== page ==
Cybersquatting – Dirty Politics or Business As Usual?


Domain squatting or cybersquatting in politics is nothing new, but is ethical? Is it even legal? In this piece, we delve into political cybersquatting and the attack on Apostle Claver Kamau-Imani.

What is cybersquatting?

Cybersquatting is the act of registering, trafficking in, or using a domain name in bad faith.

Starting in the early days of the internet and continuing still today, cybersquatting became a common practice of those hoping to profit from reselling a domain to those willing to pay a high price for it. For example, a notorious cybersquatter named Jeff Burgar purchased the domain names and among many other celebrities. Tom Cruise took his case to the WIPO (World Intellectual Property Organization) who eventually in 2006 ordered that the domain be transferred to Tom Cruise because the domain was proven to have been “Registered and Used in Bad Faith.”

Is cybersquatting legal?

Cybersquatting was deemed illegal in 1999 according to the Anticybersquatting Consumer Protection Act.

Cybersquatting was deemed illegal in 1999. According to the Anticybersquatting Consumer Protection Act (ACPA) enacted in 1999, a cause of action was established for registering, trafficking in, or using a domain name confusingly similar to, or dilutive of, a trademark or personal name.

While cybersquatting is illegal, it is also difficult to prove. “Bad faith” is not something easily defined, much less proven in court. To prove intent, both direct and circumstantial evidence are used to prove or disprove a case. Direct evidence may include things like emails or recordings of conversations. Circumstantial evidence is more like connecting the dots to arrive at a logical conclusion.

Political Cybersquatting

Political cybersquatting is not only unethical, it is also illegal. So why do campaigns continue to engage in such activities? As stated above, cybersquatting is difficult to prove so it often goes unchallenged. Even if challenged, pursuing those accused of cybersquatting could take years of litigation and therefore the campaigns of the victims of political cybersquatting have long since ended. To add insult to injury, the usual punishment for cybersquatting is a minimal fine and the relinquishing of the said domain(s).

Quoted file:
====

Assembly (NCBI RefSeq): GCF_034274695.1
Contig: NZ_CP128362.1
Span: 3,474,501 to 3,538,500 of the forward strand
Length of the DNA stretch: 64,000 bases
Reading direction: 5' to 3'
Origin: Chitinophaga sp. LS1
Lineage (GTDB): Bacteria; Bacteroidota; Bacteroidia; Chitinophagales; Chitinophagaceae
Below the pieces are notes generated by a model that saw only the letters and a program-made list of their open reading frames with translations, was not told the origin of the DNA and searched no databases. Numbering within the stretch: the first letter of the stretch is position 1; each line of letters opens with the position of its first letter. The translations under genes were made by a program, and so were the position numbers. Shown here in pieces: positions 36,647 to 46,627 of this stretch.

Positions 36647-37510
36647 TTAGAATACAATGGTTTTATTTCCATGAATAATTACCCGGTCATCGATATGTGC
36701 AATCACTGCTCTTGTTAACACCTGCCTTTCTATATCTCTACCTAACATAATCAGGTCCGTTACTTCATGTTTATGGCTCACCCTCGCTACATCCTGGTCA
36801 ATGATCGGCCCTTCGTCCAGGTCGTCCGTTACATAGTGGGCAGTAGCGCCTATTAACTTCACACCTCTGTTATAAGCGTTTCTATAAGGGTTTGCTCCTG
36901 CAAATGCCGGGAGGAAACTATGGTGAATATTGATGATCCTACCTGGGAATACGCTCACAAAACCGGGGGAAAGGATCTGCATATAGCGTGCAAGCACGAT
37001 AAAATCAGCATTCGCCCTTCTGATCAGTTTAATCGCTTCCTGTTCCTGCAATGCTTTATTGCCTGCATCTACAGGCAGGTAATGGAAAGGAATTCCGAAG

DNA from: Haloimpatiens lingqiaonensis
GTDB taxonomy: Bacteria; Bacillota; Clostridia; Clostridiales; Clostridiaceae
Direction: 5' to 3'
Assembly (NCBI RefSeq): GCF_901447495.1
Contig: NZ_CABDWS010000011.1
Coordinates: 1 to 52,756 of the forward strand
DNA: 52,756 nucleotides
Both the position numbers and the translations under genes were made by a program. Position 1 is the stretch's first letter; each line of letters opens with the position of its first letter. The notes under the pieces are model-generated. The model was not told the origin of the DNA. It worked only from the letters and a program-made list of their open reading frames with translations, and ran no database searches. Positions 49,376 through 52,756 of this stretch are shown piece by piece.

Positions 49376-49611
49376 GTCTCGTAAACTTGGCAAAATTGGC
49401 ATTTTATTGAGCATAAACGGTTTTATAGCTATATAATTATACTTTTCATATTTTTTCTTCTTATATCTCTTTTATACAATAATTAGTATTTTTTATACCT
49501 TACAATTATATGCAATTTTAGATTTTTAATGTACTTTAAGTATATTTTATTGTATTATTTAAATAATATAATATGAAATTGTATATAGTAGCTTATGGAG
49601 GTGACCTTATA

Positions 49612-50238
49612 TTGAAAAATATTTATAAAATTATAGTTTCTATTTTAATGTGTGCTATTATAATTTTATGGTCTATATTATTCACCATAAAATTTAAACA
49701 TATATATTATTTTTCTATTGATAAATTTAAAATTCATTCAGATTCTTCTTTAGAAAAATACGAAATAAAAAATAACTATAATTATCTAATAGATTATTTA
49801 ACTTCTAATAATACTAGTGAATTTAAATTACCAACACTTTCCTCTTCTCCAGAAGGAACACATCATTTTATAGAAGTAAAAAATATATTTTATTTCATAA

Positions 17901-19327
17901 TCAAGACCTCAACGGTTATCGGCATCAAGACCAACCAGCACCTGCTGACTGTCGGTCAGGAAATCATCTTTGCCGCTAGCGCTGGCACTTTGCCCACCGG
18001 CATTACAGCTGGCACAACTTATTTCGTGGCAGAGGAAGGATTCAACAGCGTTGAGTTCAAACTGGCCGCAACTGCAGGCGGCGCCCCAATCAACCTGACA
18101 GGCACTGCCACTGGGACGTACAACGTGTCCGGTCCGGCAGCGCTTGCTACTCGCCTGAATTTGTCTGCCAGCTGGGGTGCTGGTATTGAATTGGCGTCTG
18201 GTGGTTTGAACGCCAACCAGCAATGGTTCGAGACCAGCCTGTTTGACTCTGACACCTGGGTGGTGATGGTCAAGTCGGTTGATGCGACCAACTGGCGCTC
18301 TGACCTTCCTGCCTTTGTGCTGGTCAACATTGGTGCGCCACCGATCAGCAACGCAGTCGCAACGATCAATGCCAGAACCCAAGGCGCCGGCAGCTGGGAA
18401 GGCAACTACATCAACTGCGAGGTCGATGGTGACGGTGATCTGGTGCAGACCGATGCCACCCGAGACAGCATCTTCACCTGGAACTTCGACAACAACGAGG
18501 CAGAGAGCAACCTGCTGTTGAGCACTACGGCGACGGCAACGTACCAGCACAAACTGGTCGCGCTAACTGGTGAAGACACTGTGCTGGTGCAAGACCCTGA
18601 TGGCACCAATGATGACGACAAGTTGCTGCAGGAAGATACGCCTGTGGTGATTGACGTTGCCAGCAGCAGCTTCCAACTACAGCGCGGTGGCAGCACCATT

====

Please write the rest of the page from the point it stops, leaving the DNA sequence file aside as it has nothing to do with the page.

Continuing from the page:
It comes down to the cost-benefit ratio of – is the minimal fine worth the possible damage that can be done to a political opponent? Unfortunately, the answer is all too often, yes. In today’s political environment, dirty or even illegal methods are the norm rather than the exception.

Latest Example of Potential Political Cybersquatting in Texas

On October 10, 2019, conservative firebrand activist and host on Raging Elephants Radio, Apostle Claver Kamau-Imani, announced the formation of an exploratory committee for a possible run for a seat in the Texas House in HD-138.* On the very next day the domain names and were purchased under the registrant name of Walter Burke.

Cybersquatting - Walter Burke involved in dirty politics

What business could Walter Burke possibly have in store for the domain? A quick search on his Facebook page revealed that he “Likes” the Lacey Hull for Texas campaign. Lacey Hull is a candidate running against Apostle Claver for the Republican nomination for the Texas House seat in District 138. Coincidence? Another strange development is that Burke’s Facebook page has now gone missing from searches after he was contacted with requests for comment. Fortunately, we captured the below screenshot before the page was taken down.